File Allocation Table (FAT)

Discussion in 'Filesystem' started by Jarret W. Buse, Aug 21, 2013.

  1. Jarret W. Buse

    Jarret W. Buse Active Member Staff Writer

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    File Allocation Table (FAT)

    FAT is a file system produced by Microsoft, Seattle Computer Products (SCP), Novell, Digital Research, Compaq and IBM.

    There are a few types of FAT, each being supported or not supported by Linux.

    Type Release Date Company/OS Linux Support
    FAT12 August 1980 SCP-QDOS Yes
    FAT16 August 1984 IBM PC-DOS 3.0 Yes
    FAT16B November 1987 COMPAQ MS-DOS 3.31 Yes
    FAT16X August 1995 Microsoft Windows 95 Yes
    FAT32 August 1996 Microsoft Windows 95B OSR2 Yes
    FAT32X August 1996 Microsoft Windows 95C OSR2.5 Yes
    FAT64 November 2006 Microsoft Windows Embedded CE 6 No

    NOTE: Linux refers to the various FAT types as “VFAT” which is a "Variant of FAT". VFAT can be any supported FAT type.

    Disk or partition information is stored in the Master Boot Record (MBR), similar to a Superblock. In 1986, with release of PC DOS 3.2, a new partition table was used. The newer partition table is the Extended Boot Record (EBR). The EBR allowed for setup of logical partitions. Generically, the various FAT systems are usually referred to as using an MBR.

    The numbers associated with each FAT type refers to the number of bits used for addressing. The more address bits available, the greater the address limits. This means that with more addresses, there is access to more sectors on a disk. With access to more sectors, the file system supports larger hard disks. The following shows the limits:

    Type Address Size Limitations
    FAT12 12-bit 32 MB (256 MB with 64 KB clusters)
    FAT16 16-bit 32 MB
    FAT16B 32-bit 2 GB
    FAT16X 32-bit (LBA) 4 GB
    FAT32 28-bit 8.4 GB
    FAT32X 32-bit (LBA) 2 TB

    NOTE: The addresses listed with LBA – Logical Block Addressing uses block addressing instead of being limited to the CHS (Cylinder-Head-Sector) addressing scheme. For larger hard disks, the number of sectors could be beyond the 65,536 range. Sector addresses past 65,536 could not properly be addressed. The addressing scheme was changed to Logical Block Addressing to allow for block addressing for all blocks on the hard disk.

    The ‘X’ types of FAT, the FAT16X and FAT32X, use LBA addressing instead of CHS. In this addressing scheme, the numbers are given for each, such as Cylinder 128, Head 2 and Sector 199 would be 128 2 199. In this case, we can convert the CHS address to a Logical Block Address of 967. The equation is as follows:

    LBA = (c * NumberOfHeads + h) * Number of Sectors + (s – 1)

    The values for c, h and s are from our original CHS values of 128 2 199. The NumberOfHeads and NumberOfSectors are from you physical drive parameters.

    For FAT32, only 28 bits of the 32 are used for cluster addressing. FAT32 also introduced the use of Long File Names (LFNs). File names could now be 255 characters and not limited to eight characters for the file name and three for the extension.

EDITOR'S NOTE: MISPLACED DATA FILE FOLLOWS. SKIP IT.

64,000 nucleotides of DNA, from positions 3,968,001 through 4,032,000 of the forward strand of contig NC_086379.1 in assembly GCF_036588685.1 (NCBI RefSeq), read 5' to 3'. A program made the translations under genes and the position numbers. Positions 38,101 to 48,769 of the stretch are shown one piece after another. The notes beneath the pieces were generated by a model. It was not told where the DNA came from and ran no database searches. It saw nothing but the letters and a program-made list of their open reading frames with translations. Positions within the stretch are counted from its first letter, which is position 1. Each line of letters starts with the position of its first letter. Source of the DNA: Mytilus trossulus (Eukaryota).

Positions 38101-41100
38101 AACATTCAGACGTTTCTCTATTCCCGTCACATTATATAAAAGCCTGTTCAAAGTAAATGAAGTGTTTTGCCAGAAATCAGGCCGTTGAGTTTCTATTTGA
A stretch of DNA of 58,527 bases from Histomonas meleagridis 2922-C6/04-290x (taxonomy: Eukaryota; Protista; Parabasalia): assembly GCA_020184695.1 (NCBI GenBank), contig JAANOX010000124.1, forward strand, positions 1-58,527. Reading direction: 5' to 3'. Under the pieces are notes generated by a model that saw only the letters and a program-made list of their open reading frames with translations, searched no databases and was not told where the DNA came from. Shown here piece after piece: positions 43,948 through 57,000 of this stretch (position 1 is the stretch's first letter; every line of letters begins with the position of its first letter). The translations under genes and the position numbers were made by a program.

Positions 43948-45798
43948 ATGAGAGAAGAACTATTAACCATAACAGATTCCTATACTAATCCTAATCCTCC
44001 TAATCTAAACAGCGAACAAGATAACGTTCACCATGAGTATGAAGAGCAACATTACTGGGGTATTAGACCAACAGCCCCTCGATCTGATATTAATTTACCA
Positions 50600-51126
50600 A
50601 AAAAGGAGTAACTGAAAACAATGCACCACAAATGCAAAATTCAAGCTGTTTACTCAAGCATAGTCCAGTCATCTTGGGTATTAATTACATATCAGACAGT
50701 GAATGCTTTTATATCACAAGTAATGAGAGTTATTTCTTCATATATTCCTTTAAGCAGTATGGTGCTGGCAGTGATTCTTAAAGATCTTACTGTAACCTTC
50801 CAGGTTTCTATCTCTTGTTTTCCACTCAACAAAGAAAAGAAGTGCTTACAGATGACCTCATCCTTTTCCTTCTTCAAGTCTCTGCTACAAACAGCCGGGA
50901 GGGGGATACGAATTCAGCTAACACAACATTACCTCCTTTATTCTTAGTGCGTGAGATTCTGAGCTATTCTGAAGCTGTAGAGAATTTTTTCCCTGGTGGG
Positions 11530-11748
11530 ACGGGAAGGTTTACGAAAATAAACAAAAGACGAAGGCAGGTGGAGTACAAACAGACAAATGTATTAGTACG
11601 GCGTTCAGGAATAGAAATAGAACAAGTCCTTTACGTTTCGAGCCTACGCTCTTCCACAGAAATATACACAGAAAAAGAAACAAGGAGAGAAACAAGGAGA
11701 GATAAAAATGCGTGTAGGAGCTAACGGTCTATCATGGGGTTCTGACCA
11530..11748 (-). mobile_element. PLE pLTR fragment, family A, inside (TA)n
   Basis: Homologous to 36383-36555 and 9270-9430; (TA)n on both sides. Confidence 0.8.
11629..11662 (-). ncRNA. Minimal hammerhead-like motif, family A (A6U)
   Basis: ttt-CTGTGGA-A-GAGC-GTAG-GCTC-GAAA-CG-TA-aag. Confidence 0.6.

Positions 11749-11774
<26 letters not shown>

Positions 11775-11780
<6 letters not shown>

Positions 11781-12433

Maximum file sizes are different on the various types of FAT as shown:

    TYPE Max File Size Max Number of Files
    FAT12 16 MB 4,068
    FAT16 2 GB 65,460
    FAT16B 4 GB
    FAT16X 4 GB
    FAT32 4 GB 268,173,300
    FAT32X 256 GB


    The FAT file systems store directory information in a table. The table is similar in style to a spreadsheet. There are typically three columns. The first column is the Directory Name which can include a full path. The second column is for the Parent Directory. If the Parent Directory is null, then that directory is the root. The final column stores the Default Directory Name. This is the name of the directory under the parent folder.

    The date ranges for FAT12 to FAT32 are January 1, 1980 to December 31, 2107.

    The FAT file systems do not support encryption natively. Third party utilities must be installed to support encryption.

    FAT does not support native compression. Third party utilities can be used to enable compression on FAT drives. You should note that adding third party compression ability to removable drives can make them unreadable by other systems. If the other system does not have the necessary third party drivers, the compressed data will be inaccessible.

    NOTE: Some operating systems may incorporate a built-in compression system which will enable compression on local FAT32 drives. These utilities should not enable compression on removable drives. It should be noted that enabling compression with a third party utility can work in a similar fashion to encryption. Since other systems may not have the compression driver, the files will be similar to encryption.

    The FAT file system is one of the most widely used file systems. USB thumb drives and Secure Digital (SD) cards usually come preformatted as FAT32 or FAT32X. There are no real built-in features. The popularity of FAT lends itself to be widely supported by numerous systems.

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